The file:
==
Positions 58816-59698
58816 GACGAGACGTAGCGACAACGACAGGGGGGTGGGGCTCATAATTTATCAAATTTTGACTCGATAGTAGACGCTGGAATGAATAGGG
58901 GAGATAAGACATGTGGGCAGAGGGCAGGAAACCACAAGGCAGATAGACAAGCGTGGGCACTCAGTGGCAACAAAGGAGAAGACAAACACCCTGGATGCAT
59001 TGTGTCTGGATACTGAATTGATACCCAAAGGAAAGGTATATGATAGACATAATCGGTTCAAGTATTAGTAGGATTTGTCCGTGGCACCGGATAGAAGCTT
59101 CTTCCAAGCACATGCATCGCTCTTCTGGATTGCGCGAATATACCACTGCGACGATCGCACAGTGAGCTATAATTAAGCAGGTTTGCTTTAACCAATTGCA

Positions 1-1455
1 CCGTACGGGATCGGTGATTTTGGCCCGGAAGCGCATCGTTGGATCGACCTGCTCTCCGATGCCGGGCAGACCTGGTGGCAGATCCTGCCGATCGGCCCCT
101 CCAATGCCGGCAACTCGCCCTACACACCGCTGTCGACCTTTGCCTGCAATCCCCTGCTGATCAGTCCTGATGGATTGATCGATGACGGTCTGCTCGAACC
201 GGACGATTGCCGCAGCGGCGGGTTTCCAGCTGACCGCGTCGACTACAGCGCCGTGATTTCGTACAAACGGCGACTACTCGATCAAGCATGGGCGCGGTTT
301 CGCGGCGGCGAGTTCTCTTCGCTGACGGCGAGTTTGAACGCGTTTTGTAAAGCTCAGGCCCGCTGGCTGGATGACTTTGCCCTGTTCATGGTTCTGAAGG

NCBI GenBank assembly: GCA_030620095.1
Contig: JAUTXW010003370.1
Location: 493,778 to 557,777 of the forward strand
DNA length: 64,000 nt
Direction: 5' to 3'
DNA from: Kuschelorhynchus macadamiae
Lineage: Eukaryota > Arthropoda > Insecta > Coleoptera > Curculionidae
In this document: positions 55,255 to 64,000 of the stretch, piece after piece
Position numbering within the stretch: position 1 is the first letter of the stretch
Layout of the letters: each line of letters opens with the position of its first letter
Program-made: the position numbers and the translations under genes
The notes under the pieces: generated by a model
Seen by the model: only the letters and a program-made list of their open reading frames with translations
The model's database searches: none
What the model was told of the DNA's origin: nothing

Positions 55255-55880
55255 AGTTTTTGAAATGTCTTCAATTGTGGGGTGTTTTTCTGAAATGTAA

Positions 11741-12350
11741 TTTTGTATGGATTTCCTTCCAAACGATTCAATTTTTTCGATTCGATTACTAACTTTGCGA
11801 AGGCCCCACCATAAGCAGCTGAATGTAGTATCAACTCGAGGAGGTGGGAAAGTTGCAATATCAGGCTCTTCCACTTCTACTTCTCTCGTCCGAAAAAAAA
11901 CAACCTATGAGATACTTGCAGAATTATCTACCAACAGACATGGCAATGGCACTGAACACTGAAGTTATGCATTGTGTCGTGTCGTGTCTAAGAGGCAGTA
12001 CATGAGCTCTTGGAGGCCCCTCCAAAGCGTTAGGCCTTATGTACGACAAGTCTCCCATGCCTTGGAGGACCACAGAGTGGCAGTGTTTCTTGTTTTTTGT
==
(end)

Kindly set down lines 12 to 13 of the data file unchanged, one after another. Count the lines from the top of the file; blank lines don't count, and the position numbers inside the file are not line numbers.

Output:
Contig: JAUTXW010003370.1
Location: 493,778 to 557,777 of the forward strand